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dc.contributor.advisorDe Groot, Gerard J.
dc.contributor.authorMacfarlane, J. Allan C.
dc.coverage.spatial275en_US
dc.date.accessioned2014-07-16T10:59:53Z
dc.date.available2014-07-16T10:59:53Z
dc.date.issued2014-06-26
dc.identifier.urihttp://hdl.handle.net/10023/5022
dc.description.abstractThis dissertation relates to the dismissal of Admiral Jellicoe, First Sea Lord from November 1916 to December 1917, by Sir Eric Geddes, First Lord of the Admiralty, at the behest of the Prime Minister, David Lloyd George. The dismissal was peremptory and effected without rational explanation, despite Jellicoe having largely fulfilled his primary mission of combating the German U-boat threat to British merchant shipping. The outcome of the war may well have been affected if the level of shipping losses sustained through U-boat attack in April 1917 had continued unabated. The central argument of the dissertation is that the dismissal was unjustified. As an adjunct, it argues that the received view of certain historians that Jellicoe was not successful as First Sea Lord is unwarranted and originates from severe post war critism of Jellicoe by those with a vested interest in justifying the dismissal, notably Lloyd George. Supporting these arguments, the following assertions are made. Firstly, given the legacy Jellicoe inherited when joining the Admiralty, through the strategies adopted, organisational changes made and initiatives undertaken in anti-submarine weapons development, the progress made in countering the U-boat threat was notable. Secondly, the universal criticism directed at the Admiralty over the perceived delay in introducing a general convoy system for merchant shipping is not sustainable having regard to primary source documentation. Thirdly, incidents that occurred during the latter part of 1917, and suggested as being factors which contributed to the dismissal, can be discounted. Fourthly, Lloyd George conspired to involve General Haig, Commander of the British Forces France, and the press baron, Lord Northcliffe, in his efforts to mitigate any potential controversy that might result from Jellicoe’s removal from office. Finally, the arguments made by a number of commentators that the Admiralty performed better under Jellicoe’s successor, Admiral Wemyss, is misconceived.en_US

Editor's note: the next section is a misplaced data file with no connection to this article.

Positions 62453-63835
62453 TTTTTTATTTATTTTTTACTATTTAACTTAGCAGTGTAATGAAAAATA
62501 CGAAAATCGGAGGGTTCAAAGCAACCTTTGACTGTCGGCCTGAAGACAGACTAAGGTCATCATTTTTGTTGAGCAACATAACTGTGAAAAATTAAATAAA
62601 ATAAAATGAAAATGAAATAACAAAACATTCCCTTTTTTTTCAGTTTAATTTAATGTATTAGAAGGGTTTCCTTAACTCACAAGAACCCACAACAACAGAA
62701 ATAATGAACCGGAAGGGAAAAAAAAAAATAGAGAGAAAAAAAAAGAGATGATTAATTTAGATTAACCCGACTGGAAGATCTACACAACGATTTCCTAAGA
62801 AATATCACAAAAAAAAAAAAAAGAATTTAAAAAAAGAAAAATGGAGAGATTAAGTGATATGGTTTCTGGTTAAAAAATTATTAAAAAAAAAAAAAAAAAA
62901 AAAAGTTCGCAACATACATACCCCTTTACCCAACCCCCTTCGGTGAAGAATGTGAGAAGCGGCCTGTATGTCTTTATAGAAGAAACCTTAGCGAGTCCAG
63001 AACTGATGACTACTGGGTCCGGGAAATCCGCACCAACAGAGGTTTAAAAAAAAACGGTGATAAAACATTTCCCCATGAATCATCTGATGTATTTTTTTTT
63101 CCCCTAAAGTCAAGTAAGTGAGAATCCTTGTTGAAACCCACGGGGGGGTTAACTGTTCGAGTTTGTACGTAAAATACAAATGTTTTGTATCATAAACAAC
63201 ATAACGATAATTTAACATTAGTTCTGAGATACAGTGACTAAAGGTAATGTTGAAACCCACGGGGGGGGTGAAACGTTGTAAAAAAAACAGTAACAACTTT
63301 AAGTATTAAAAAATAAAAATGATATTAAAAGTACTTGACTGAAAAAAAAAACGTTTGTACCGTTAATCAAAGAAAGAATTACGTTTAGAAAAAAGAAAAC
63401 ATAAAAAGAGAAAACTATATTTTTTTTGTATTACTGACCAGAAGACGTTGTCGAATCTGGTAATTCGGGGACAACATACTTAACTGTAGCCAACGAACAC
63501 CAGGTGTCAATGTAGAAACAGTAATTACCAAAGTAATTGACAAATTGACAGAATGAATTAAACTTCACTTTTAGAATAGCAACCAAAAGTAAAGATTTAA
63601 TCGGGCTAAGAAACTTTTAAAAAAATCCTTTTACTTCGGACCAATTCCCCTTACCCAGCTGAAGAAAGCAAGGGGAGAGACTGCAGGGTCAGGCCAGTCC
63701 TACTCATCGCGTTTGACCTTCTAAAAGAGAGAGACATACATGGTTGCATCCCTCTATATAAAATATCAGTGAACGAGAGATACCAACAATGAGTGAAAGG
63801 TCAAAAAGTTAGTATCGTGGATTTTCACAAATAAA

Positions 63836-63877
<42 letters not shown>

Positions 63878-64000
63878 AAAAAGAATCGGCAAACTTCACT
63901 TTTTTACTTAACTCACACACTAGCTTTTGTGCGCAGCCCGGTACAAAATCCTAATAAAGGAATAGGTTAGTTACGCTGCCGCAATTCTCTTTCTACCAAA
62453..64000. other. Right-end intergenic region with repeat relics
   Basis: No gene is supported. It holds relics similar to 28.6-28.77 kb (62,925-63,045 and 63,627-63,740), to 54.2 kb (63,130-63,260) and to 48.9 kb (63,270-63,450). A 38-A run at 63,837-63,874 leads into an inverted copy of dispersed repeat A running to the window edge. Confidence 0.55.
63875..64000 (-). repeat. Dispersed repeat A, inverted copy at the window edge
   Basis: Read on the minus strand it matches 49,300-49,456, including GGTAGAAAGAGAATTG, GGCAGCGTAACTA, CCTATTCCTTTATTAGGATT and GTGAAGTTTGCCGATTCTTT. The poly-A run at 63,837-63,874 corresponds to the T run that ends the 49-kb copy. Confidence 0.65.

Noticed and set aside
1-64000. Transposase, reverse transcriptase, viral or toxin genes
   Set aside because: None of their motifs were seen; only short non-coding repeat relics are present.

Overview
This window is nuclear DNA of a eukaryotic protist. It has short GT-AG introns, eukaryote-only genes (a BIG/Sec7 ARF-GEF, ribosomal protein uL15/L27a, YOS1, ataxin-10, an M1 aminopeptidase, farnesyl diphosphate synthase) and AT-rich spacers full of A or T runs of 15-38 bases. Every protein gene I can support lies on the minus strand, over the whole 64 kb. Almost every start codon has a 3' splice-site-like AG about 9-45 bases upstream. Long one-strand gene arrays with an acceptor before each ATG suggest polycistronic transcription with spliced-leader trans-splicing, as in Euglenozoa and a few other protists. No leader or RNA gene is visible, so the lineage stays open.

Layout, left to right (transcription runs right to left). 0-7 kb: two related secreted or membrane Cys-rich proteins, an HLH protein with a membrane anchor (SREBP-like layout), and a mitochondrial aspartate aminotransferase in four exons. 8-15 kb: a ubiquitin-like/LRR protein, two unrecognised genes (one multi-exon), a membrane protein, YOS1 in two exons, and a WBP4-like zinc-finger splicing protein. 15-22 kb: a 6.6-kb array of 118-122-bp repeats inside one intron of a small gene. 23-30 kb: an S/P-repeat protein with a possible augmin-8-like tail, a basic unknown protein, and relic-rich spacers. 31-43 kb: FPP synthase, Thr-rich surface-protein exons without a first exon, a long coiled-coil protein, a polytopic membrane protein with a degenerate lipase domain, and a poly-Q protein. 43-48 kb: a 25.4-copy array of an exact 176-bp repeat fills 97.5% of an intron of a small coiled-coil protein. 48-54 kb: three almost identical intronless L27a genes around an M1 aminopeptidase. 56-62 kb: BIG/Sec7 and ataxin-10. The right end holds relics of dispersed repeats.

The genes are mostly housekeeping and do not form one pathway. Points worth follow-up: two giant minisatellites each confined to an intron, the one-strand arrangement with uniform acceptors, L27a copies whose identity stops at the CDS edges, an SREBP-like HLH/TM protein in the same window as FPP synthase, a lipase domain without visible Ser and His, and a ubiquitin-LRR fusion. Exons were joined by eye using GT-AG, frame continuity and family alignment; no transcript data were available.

dc.language.isoenen_US
dc.publisherUniversity of St Andrews
dc.rightsCreative Commons Attribution-NonCommercial-NoDerivatives 4.0 International
dc.rights.urihttp://creativecommons.org/licenses/by-nc-nd/4.0/
dc.subjectFirst World Waren_US
dc.subjectNaval historyen_US
dc.subject.lccD581.M4
dc.subject.lcshJellicoe, John Rushworth, Earl Jellicoe--Military serviceen_US
dc.subject.lcshLloyd George, David, 1863-1945en_US
dc.subject.lcshWorld War, 1914-1918--Naval operations, Britishen_US
dc.subject.lcshWorld War, 1914-1918--Naval operations--Submarineen_US
dc.subject.lcshGreat Britain--History, Naval--20th centuryen_US
dc.titleA naval travesty : the dismissal of Admiral Sir John Jellicoe, 1917en_US
dc.typeThesisen_US
dc.type.qualificationlevelDoctoralen_US
dc.type.qualificationnamePhD Doctor of Philosophyen_US
dc.publisher.institutionThe University of St Andrewsen_US


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Creative Commons Attribution-NonCommercial-NoDerivatives 4.0 International
Except where otherwise noted within the work, this item's license for re-use is described as Creative Commons Attribution-NonCommercial-NoDerivatives 4.0 International